I didn't sleep well last night, which is usually when I have weird dreams. I had a number of them in fact, but one in particular stayed with me this morning. In it, someone came to me and asked me to explain the Space Opera skill system. Oddly, I was able to explain the system quite easily and simply to the person who came to me and they thanked me for my help. I say "oddly," because I'm still not sure that I actually understand how the skill system works, as it's one of the more confusing aspects of the game (for me anyway).
As is so often the case with dreams, the "knowledge" I'd possessed in it lingered for a time after I woke up. Usually, I forget it once I become lucid; this time, though, I retained it. Indeed, what I remembered from my dream was so clear that I briefly thought that my unconscious mind really had unraveled the mystery of Space Opera's skill system for me. Alas, what my dream had taught me, while interesting, bears little connection to what's in Space Opera.
In my dream, all skills had levels. These levels were plugged in to a simple calculation to give a base percentile chance to succeed at a skill under "standard" stressful conditions (no rolls were required otherwise). The base chance could be modified (always downward -- remember, there are no skill rolls for non-stressful situations) by the complexity of the task at hand. Finally, each characteristic of a player character had a characteristic modifier associated with it, a bonus or penalty ranging from (I think) -15% to +15%. At the discretion of the Star Master (what Space Opera calls the referee), one modifier from an appropriate characteristic can be applied to the D% roll to determine success with a skill. Which characteristic is appropriate is up to the player, with the Star Master's concurrence. There is no standard one-to-one correspondence between skills and characteristics, thereby allowing leeway for player creativity, as he might argue that, in a particular case, Empathy is more pertinent than Intuition or whatever.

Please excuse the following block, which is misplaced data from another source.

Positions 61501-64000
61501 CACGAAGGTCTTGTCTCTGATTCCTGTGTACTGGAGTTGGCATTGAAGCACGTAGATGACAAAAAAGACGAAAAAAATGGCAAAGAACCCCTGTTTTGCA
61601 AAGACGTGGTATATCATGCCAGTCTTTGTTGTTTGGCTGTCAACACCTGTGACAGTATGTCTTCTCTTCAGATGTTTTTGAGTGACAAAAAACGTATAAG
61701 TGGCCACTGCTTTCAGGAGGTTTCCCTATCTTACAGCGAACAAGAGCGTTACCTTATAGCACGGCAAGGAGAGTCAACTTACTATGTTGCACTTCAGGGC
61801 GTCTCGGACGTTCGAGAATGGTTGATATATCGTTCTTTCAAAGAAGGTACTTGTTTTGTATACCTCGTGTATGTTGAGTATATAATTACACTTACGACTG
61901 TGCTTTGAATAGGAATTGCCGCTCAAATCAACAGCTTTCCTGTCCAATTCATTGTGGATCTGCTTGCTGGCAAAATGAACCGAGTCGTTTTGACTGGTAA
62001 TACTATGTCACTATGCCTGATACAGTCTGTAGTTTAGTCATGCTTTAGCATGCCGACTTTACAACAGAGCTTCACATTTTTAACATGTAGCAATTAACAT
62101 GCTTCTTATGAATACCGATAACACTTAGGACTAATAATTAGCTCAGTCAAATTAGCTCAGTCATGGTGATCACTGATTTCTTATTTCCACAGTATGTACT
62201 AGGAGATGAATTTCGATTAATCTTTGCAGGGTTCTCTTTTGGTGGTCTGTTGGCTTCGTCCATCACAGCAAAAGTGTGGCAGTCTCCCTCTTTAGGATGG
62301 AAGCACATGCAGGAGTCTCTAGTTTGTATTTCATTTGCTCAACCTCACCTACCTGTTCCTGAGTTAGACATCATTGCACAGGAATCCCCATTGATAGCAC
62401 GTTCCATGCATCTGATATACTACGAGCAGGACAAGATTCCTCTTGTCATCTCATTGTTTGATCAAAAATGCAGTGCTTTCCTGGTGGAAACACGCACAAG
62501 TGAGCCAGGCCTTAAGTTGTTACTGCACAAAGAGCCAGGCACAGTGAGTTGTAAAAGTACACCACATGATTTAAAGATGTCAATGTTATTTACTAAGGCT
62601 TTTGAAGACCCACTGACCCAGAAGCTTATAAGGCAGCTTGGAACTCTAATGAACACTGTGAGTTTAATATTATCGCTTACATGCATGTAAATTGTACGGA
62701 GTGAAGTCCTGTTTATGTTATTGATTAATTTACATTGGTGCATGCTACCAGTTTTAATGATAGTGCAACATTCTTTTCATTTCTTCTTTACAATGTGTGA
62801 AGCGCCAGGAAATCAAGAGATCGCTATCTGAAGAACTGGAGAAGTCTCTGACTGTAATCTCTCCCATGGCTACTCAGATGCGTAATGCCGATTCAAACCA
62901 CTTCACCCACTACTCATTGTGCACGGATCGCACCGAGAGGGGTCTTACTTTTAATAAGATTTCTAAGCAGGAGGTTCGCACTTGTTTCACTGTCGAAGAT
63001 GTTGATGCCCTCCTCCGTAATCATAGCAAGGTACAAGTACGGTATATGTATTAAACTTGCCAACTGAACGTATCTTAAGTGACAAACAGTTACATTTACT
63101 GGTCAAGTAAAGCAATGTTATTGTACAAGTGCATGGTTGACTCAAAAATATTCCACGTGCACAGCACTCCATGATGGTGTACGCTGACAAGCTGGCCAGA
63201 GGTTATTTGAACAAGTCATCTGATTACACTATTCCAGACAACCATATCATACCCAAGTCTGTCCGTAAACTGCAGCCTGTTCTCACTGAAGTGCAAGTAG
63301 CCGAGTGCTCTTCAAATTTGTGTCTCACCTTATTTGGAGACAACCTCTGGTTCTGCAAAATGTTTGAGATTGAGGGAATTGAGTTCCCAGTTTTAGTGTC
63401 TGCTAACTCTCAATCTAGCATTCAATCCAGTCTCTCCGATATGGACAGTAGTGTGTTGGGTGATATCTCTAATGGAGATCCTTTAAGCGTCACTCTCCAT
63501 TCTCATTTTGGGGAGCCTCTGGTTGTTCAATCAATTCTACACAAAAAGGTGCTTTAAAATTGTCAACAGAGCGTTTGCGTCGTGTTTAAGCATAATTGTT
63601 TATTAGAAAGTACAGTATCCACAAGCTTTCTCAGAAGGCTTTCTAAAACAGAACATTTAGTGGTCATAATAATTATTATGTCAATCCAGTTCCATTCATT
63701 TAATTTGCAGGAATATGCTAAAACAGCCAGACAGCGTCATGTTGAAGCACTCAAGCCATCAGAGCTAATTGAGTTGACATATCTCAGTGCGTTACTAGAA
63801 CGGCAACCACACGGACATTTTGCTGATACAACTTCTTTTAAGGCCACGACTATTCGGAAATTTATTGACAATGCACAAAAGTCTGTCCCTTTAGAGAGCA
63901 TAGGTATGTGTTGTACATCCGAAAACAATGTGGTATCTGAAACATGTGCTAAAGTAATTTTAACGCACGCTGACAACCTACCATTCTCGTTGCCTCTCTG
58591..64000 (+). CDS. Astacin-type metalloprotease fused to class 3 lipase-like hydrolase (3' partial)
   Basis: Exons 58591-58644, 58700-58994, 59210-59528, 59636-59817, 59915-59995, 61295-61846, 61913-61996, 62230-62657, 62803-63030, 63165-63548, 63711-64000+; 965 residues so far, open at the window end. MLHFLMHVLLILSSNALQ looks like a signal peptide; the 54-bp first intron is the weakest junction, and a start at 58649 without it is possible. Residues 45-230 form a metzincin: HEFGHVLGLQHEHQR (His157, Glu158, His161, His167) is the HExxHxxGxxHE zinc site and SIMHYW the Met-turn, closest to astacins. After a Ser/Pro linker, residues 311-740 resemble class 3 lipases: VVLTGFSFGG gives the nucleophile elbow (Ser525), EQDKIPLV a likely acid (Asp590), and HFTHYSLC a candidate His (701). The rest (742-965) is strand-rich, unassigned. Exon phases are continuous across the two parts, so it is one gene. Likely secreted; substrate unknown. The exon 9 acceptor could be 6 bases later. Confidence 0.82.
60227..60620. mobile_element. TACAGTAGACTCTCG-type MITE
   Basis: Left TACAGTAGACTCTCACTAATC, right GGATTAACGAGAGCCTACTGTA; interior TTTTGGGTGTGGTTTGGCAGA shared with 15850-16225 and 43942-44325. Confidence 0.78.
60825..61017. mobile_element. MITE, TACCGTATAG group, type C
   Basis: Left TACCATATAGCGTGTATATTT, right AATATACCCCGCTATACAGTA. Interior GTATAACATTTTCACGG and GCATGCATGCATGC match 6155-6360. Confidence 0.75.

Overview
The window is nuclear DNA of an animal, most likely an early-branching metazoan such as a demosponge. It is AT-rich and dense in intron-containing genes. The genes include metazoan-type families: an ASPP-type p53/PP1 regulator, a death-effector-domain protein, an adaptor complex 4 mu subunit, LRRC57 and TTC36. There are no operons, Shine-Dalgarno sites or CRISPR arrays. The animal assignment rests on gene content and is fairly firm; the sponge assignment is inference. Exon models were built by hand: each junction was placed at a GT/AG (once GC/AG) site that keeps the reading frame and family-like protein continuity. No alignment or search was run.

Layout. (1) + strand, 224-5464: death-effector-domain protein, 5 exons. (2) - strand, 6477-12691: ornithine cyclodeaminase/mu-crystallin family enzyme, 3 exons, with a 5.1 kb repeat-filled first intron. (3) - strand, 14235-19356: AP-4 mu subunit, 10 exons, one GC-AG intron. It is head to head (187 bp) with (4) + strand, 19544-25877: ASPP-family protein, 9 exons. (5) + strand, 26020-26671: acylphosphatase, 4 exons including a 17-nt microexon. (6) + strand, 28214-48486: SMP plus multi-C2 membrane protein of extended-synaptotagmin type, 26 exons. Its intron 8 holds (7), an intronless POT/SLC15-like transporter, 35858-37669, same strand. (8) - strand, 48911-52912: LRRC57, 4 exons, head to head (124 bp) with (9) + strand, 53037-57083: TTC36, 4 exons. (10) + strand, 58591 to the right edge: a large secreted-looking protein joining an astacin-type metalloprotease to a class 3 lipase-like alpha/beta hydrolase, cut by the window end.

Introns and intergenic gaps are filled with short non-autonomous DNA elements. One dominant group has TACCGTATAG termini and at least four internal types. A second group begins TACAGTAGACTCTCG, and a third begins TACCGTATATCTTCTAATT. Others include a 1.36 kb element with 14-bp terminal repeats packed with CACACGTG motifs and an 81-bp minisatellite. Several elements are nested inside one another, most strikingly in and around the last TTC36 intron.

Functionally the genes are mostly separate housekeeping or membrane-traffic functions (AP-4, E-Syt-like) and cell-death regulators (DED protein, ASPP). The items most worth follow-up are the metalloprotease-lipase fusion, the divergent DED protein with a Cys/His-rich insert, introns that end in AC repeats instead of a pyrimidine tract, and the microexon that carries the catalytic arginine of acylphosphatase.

It all great sense to me at the time and I found myself cheered by this newfound understanding of the main part of Space Opera that continues to elude my comprehension. I have no idea whatsoever why I was thinking about Space Opera. It might well have been a spin-off from my immersion in the first edition of Chivalry & Sorcery, written by the same authors and published by the same company. Still, it was a very strange dream.